On the other hand, in recent years, arguments for passive investing have become increasingly prevalent as empirical data suggests that active investing on average has not outperformed the market. For the typical individual investor, passive investing is advantageous in its minimal fee structure, since there is no need to pay a portfolio manager to research and select which stocks to buy. In addition, the composition of a passively-invested portfolio is very transparent – investors always know which securities are an index. Given these advantages, many argue that the after-tax and post-fee returns in passively-managed portfolios actually surpass the returns seen in active management.

With this understanding of the two broad categories of investing strategies, you can better understand which strategy better fits your personal preferences. When choosing to invest your own money, make sure to do your research before deciding what type of fund you want.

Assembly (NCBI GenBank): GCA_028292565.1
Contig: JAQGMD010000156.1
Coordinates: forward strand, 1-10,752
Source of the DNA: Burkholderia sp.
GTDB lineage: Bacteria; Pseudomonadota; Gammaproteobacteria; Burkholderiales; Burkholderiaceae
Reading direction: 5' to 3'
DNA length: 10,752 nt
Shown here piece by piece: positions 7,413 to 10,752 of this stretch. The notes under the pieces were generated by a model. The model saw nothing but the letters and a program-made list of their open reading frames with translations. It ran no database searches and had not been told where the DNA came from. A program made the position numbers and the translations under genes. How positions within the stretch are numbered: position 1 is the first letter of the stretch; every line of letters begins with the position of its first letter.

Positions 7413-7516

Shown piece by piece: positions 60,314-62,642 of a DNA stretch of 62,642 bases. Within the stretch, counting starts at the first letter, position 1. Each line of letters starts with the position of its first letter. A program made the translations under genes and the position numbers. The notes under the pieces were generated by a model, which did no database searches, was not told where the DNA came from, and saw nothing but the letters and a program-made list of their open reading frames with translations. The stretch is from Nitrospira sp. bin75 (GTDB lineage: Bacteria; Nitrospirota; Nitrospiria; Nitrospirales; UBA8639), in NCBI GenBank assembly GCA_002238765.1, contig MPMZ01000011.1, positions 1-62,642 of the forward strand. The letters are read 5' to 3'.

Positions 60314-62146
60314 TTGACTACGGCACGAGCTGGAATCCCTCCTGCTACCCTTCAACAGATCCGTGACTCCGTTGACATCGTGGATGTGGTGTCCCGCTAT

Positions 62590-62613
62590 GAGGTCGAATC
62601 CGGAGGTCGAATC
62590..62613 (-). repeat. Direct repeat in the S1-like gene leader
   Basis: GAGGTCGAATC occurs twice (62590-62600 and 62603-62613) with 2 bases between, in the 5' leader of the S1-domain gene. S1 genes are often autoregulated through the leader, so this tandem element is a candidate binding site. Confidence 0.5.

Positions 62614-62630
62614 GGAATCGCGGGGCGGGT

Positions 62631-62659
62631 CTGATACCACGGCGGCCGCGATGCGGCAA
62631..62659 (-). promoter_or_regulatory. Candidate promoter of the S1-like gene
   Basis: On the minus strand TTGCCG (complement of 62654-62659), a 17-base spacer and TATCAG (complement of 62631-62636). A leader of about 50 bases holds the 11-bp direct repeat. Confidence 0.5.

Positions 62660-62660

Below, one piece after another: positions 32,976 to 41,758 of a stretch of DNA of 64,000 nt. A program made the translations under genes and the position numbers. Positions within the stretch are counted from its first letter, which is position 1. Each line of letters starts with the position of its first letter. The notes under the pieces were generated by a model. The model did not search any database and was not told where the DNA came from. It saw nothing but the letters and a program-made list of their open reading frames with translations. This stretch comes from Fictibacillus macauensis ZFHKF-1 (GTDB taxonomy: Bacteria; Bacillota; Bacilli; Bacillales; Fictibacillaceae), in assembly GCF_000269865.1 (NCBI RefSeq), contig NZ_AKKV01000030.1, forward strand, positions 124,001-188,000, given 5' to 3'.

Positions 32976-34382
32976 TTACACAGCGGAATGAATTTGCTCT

Siyu Wu is from Colorado and attends Princeton University, pursuing a degree in Economics and certificates in Finance and East Asian Studies. Siyu will graduate in 2018. She hopes to synthesize her interest in China and East Asia with her passion for finance to eventually work in a career related to international finance and Asian capital markets.

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Three Personal Development Books to Spring You into Action This Year

By Hafsah Lakhany

February 27, 2017